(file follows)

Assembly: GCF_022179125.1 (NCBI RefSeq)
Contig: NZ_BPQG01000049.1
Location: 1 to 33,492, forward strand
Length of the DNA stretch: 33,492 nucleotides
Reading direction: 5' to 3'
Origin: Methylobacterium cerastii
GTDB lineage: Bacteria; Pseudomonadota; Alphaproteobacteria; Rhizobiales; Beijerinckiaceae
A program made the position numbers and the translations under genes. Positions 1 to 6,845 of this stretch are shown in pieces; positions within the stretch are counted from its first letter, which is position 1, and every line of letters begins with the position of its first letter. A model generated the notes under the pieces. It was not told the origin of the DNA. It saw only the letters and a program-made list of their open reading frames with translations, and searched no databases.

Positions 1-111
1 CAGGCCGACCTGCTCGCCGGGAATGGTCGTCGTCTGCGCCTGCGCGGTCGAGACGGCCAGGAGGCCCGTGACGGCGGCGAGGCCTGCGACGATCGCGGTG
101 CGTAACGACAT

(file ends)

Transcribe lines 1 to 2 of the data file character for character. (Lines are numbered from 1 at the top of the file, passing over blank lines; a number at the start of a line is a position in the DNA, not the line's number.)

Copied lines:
Assembly: GCF_022179125.1 (NCBI RefSeq)
Contig: NZ_BPQG01000049.1